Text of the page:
An operating lease is ideal if you upgrade your equipment when a better alternative becomes available. This is often the case for assets with a short lifespan, like IT equipment, payment or telecommunications systems, etc. 

Unsecured business loan

An unsecured business loan is a short-term finance option with no collateral. It can be used for any genuine business purpose, including buying equipment. However, it comes with higher interests to reflect the additional risk to the lender.  

How does an unsecured business loan work? - Diagram

Unsecured business loan pros & cons  

Pros Cons
  • Quick access to capital
  • Minimal paperwork involved
  • No collateral or security required  
  • Higher interest compared to secured equipment finance
  • Borrowing amount may be limited
  • Shorter loan terms  

When to use an unsecured business loan 

Consider an unsecured business loan if you want to buy a small piece of equipment with some money but want more flexibility in using the remaining funds. You can use an unsecured loan for any genuine business activity. 

When should your business use equipment finance?

The main reason small businesses use equipment finance is to preserve cashflow. It might be a viable option for your business if you:

  • Need to fit out your premises or buy major equipment you could not afford to purchase outright
  • Wish to spread the cost of your equipment purchases to avoid depleting your precious working capital
  • Want to know exactly how much you’ll pay, so you can budget accurately. With leases and hire purchase contracts, you’ll generally make regular payments based on a fixed rate. A chattel mortgage can be based on a fixed or variable interest rate
  • Want to keep the asset purchase off your balance sheet to improve your performance ratios (you’ll need to opt for an operating lease)
  • Want the benefit of using equipment with the flexibility to upgrade regularly (again, you’ll need an operating lease)

How to apply for equipment finance 

Here’s what you’ll need to apply for equipment finance:  

1. Supporting documents  

Lenders will ask for financial documents to support your application and substantiate your business revenue, including:  

  • Bank statements from the last six to 12 months
  • Business registration and tax information (e.g. BAS statements, tax returns)
  • Identification documents  

2. Your business information  

Lenders will also look at your business trading history and experience to understand its growth potential and future outlook. They’ll want to see:  

  • Proof that you’ve been operating for the minimum required period
  • Your business structure (e.g. company, partnership, joint venture, sole trader)
  • The location of your business
  • The industry your business operates in 

Most lenders have an entirely online application process for equipment finance products and offer conditional approval on the spot. Some may ask you to complete a quote online and will contact you by phone to progress your application.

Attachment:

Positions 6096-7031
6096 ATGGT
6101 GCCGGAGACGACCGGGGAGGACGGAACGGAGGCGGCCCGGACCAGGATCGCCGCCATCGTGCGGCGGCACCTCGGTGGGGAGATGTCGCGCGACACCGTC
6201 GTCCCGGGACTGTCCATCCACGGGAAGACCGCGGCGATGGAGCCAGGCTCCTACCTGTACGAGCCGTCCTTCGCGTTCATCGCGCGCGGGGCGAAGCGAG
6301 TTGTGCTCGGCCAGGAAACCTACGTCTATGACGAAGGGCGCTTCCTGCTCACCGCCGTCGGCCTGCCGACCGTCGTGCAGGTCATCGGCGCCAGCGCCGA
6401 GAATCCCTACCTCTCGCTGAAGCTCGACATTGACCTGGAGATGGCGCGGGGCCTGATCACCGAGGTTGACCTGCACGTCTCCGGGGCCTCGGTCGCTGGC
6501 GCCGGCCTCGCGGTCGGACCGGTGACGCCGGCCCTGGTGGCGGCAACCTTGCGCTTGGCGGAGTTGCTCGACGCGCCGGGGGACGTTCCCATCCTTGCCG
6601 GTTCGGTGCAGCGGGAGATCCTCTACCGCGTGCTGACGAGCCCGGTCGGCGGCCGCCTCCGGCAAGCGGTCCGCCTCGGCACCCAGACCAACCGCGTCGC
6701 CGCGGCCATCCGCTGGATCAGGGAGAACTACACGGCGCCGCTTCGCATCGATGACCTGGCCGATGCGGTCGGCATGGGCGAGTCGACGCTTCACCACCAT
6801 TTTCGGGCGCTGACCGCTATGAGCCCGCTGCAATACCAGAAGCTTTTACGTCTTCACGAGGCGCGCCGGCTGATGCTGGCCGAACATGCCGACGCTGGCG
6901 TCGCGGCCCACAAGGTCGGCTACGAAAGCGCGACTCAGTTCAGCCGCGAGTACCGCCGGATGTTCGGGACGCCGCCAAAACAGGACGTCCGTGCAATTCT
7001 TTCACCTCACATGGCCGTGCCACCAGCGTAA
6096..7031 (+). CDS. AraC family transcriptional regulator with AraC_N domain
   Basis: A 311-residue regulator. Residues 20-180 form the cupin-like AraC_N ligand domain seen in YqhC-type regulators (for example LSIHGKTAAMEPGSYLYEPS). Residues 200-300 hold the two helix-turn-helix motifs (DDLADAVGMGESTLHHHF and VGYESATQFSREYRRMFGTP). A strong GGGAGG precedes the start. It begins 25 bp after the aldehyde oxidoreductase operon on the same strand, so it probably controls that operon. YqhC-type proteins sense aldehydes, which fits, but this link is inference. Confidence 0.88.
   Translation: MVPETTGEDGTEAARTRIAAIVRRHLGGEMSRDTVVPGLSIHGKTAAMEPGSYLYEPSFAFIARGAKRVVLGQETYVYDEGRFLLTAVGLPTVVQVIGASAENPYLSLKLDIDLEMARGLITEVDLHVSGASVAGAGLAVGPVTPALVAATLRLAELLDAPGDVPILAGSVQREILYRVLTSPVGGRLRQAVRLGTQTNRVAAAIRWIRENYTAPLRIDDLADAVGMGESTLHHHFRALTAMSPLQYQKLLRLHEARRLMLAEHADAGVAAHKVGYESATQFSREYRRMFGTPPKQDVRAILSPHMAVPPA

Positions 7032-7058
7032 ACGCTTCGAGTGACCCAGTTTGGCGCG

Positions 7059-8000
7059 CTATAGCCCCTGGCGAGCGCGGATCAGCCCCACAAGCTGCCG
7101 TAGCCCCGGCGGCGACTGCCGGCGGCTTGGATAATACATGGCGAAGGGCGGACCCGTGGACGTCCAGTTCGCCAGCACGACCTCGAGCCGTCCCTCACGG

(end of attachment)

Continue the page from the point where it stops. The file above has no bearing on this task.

Best equipment financing companies in Australia  

Here is a list of reputable equipment financing companies in Australia:  

  • AMMF
  • Angle Finance
  • ANZ
  • Azora
  • Banjo
  • Westpac
  • Branded Financial Services
  • Capital Finance
  • Drive Finance
  • Finance One
  • Flexi Commercial
  • Grenke
  • Group & General
  • Grow Finance
  • Iron Capital
  • Macquarie Capital
  • Metro Finance
  • Moneytech
  • Morris Finance
  • Multipli
  • Pepper Money
  • Plenti
  • Resimac
  • ScotPac
  • Selfco Leasing
  • Shift
  • Thornmoney
  • Vestone Capital

Equipment finance considerations for your industry 

Equipment Finance for Manufacturing Businesses

Equipment finance for manufacturing businesses 

Setting up a manufacturing business requires a major outlay on specialist equipment before you can begin production. As your business expands, you may need to purchase more plant and machinery to increase your capacity, or to keep up with your competitors as technology advances and best practices evolve. 

A chattel mortgage or finance lease may be the most suitable option for high-value manufacturing equipment with a medium or long lifespan. Both options allow you to take possession of your equipment without a significant upfront investment, so you'll have cash available for ongoing costs like raw materials and labour. In both cases, you'll need to record the asset and the finance liability on your balance sheet. 

Equipment finance for restaurants

Equipment finance for restaurants

As a restaurant owner, you'll have a wide range of equipment and fit-out costs to cover. Setting up your commercial kitchen and dining area will be a substantial investment, and equipment finance can help you spread the cost, freeing up your working capital for variable costs such as ingredients, breakables and wages.